Since the summer of 1998, the Vineyard Vines company has expanded nationally, particularly along the East Coast. Vineyard Vines has opened numerous company, outlet, and retail stores. In addition to these traditional channels, Vineyard Vines has expanded its sales to online shoppers. The company manufactures licensed NFL and MLB product, which it sells through its retail channels. Vineyard Vines also manufactures licensed college apparel, which is sold primarily through campus stores. Vineyard Vines was placed on Inc. magazine's list of the 5000 fastest-growing businesses in the U.S. in 2007. Between 2004 and 2007, the relatively new company's revenue tripled. In 2015 the company inaugurated a new headquarters in Stamford, Connecticut.In January 2018, sportscaster Jim Nantz announced a partnership with Vineyard Vines to create a golf-oriented lifestyle clothing line set to launch in spring 2019.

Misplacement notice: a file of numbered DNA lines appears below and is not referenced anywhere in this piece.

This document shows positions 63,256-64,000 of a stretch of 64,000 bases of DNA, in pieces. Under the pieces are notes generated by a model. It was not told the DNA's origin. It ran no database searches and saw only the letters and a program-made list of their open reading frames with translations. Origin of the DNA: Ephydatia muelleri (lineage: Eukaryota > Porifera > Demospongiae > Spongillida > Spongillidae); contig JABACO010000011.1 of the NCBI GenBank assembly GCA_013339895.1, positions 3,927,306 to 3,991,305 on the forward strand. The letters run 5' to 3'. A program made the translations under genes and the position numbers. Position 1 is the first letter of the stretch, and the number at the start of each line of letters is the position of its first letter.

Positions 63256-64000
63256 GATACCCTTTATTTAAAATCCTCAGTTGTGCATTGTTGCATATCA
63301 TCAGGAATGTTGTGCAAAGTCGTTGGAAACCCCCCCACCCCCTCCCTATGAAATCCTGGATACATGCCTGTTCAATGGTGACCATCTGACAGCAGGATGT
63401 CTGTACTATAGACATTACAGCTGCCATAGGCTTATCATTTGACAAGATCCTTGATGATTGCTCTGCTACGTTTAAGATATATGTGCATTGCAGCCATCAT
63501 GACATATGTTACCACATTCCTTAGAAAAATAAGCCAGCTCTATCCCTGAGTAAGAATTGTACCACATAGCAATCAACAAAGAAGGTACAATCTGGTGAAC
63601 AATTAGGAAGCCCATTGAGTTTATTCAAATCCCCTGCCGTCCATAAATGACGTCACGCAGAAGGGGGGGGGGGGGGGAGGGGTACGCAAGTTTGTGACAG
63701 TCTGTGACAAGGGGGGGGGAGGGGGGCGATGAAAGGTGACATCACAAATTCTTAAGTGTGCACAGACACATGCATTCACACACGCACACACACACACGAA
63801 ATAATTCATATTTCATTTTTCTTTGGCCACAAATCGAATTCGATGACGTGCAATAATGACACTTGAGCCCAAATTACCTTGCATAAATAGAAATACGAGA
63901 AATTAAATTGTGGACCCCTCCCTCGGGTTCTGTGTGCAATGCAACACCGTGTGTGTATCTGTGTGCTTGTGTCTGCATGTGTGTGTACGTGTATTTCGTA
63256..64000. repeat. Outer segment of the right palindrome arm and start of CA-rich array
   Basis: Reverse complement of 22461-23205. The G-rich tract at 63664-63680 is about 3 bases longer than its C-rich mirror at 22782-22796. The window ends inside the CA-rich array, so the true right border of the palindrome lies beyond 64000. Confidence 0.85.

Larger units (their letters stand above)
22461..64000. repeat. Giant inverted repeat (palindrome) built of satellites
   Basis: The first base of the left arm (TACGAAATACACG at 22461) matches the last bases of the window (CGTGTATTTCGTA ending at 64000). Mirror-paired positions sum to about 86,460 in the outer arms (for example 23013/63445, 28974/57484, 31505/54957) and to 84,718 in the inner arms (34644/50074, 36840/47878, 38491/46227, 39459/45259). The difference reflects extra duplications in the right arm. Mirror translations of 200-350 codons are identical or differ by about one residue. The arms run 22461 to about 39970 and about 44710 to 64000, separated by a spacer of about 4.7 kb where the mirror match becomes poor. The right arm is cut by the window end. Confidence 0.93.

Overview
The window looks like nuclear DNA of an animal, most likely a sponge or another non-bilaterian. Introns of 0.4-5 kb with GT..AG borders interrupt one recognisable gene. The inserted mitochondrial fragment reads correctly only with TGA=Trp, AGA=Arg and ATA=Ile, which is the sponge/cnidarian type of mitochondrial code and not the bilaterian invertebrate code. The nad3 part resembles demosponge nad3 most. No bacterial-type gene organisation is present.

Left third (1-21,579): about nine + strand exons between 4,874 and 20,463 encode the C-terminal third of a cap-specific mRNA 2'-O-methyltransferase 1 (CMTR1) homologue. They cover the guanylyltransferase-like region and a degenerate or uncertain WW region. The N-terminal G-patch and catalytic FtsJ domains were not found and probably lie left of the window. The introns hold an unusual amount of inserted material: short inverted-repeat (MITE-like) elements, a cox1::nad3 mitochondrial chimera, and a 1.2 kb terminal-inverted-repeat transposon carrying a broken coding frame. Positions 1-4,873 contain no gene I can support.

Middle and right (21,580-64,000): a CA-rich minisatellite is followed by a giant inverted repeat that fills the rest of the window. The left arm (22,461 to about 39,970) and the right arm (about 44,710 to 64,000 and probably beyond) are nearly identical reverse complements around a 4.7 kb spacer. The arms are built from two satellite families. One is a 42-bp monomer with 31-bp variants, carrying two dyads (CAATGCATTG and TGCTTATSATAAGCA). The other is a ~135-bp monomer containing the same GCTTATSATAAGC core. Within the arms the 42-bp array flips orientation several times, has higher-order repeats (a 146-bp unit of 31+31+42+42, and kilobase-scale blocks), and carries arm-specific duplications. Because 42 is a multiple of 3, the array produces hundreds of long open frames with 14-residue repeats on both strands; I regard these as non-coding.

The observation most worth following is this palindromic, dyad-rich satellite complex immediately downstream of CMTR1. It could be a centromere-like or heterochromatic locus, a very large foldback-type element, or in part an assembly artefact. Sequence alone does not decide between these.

The first stores were opened in Northeastern locations associated with the sea such as Martha's Vineyard. The first was in Edgartown, Martha's Vineyard, followed by Greenwich, Connecticut. The company has expanded to more than 59 stores as well as 15 outlet locations across the U.S. states.
The Official Preppy Handbook (1980) is a tongue-in-cheek humor reference guide edited by Lisa Birnbach, written by Jonathan Roberts, Carol McD. Wallace, Mason Wiley, and Birnbach. It discusses an aspect of North American culture described as prepdom. In addition to insights on prep school and university life at socially acceptable schools, it illuminates many aspects of the conservative upper middle class, old money WASP society. Topics range from appropriate clothing for social events to choosing the correct college and major.